MAKING coding more accessible to young people across Africa, has taken on an even more inclusive role with a new project, piloted in Gqeberha.
Tangible Africa, a coding movement, has partnered with the Bona uBuntu Programme, to bring the magic of coding to visually impaired and blind children from Nelson Mandela Bay.
Thousands of primary and high school learners on the continent have, since 2017, been introduced by Tangible Africa to coding concepts, through coding app games which are played without the use of computers.
All that is needed to play these offline coding games spearheaded by Tangible Africa, an engagement project of Nelson Mandela University computing sciences department and the Leva Foundation, is a smart phone, coding kit and eager learners, said Jackson Tshabalala, operations manager at the Leva Foundation. And now, Tangible Africa is taking it a step further to reach visually impaired and blind learners who have never been exposed to coding.
“This partnership is called Bona Africa, coding for VIPs. The name is significant because we want to show Africa that we can develop home-grown solutions for our own people, to promote digital inclusivity in Africa.
“Many people are disconnected from the digital economy, especially visually impaired people, and we want to help reduce this with digital education,” said Tshabalala.
Great reception during pilot games
The non-profit programme, Bona uBuntu in Gqeberha, has plenty of eager learners, who, in July, were excited to be introduced to the world of coding for the first time. “Our prototypes are basic for now, but we would love to design tools specifically for the blind and visually impaired children to play the games, including adapting our existing apps or developing a specialised app,” said Tshabalala.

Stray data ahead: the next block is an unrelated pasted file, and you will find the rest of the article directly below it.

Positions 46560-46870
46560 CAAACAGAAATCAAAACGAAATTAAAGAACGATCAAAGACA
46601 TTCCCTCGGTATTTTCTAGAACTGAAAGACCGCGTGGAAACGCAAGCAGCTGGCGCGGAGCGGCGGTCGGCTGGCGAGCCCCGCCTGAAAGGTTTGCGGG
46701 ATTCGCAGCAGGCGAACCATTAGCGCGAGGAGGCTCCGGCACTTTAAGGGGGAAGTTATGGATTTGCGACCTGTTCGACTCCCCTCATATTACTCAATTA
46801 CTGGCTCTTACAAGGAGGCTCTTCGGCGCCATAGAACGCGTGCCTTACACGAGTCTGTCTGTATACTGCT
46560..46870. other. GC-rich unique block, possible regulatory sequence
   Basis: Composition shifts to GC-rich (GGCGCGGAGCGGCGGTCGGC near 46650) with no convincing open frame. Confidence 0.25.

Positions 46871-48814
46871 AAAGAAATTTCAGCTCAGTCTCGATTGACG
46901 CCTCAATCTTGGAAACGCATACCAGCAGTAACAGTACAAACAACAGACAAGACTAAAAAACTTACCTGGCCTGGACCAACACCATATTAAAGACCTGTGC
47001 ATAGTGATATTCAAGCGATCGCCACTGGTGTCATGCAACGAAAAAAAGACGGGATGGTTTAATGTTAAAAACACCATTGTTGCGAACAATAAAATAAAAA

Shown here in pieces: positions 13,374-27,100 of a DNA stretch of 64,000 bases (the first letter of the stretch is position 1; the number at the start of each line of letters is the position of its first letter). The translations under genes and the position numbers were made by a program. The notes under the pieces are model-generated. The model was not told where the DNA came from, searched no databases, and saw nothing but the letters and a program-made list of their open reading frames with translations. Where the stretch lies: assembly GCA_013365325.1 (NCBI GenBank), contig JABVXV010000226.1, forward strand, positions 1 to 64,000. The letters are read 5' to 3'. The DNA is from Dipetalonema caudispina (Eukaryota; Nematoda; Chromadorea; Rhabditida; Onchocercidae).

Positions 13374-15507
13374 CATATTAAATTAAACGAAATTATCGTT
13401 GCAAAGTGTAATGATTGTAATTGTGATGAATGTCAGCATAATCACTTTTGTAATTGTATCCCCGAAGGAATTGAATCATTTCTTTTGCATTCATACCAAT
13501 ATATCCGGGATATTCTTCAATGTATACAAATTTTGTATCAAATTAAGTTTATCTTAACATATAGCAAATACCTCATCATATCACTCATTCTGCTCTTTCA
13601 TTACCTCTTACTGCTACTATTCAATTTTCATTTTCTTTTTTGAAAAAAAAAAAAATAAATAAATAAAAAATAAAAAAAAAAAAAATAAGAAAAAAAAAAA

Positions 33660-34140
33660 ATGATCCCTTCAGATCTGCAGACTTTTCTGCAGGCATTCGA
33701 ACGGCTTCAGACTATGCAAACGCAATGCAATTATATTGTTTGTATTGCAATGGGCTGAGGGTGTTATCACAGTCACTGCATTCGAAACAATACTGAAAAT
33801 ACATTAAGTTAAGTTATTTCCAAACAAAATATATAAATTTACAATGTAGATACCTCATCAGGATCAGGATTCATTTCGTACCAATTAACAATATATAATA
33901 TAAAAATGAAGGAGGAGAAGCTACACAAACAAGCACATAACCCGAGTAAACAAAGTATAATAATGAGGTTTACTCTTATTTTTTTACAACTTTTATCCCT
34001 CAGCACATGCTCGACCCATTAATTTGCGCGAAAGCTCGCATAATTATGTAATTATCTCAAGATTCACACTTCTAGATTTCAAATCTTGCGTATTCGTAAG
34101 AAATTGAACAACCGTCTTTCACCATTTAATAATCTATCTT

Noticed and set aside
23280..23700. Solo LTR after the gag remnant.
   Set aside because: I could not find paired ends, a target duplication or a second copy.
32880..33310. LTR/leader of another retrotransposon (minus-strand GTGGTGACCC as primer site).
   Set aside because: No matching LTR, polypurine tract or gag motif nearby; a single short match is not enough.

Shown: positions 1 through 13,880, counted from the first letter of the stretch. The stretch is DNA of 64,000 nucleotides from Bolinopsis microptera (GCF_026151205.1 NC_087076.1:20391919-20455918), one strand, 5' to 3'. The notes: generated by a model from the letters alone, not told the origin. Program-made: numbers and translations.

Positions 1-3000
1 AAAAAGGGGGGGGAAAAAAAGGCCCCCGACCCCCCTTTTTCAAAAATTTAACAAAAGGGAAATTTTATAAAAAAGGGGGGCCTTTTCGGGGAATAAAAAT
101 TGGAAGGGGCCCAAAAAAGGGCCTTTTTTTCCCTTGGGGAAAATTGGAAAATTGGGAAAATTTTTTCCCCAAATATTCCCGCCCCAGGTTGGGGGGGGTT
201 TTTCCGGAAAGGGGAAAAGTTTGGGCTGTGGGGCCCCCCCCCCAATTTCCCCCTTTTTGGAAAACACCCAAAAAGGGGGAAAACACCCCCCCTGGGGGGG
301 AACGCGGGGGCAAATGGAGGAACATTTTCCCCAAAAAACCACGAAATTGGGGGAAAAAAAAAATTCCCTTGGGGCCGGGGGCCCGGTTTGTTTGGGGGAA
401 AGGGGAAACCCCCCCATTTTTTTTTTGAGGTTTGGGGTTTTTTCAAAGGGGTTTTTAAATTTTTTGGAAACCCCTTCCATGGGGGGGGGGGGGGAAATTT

For now, the coding games (downloadable as TANKS, RANGERS and BOATS Apps on all platforms) are introduced at afterschool activities for Grade 5, 6 and 7 children who attend the Bona uBuntu Programme.
Robyn Fick, Bona uBuntu programme coordinator, welcomed the coding classes and collaboration with Tangible Africa. “Our focus is on inclusivity and accessibility for blind and visually impaired children, so we are very excited about the future opportunities coding can offer our children.”
Crowd-funding to grow the project
As the project is a collaboration between non-profit organisations, fund-raising has started for the Bona Africa project to bring coding to visually impaired learners across Africa, starting in Gqeberha.
“We have a dedicated crowd-funding page for Bona Africa so anyone who would like to make a difference – from individuals to corporates – can support us. We also have a team of cyclists who were the first to come on board to support this cause,” said Tshabalala.
On September 25, a group of Nelson Mandela Bay cyclists, headed by Louise Greyling, will be racing one of the most challenging mountain bike races in the Eastern Cape, known as the Karoo to Coast Mountain Bike Challenge, to raise funds for Bona Africa.
To find out more about Tangible Africa, contact Prof Jean Greyling at [email protected] or Jackson Tshabalala at [email protected] Bona Africa’s fundraising page is: www.backabuddy.co.za/champion/project/Bona-Africa
– ISSUED BY TANGIBLE AFRICA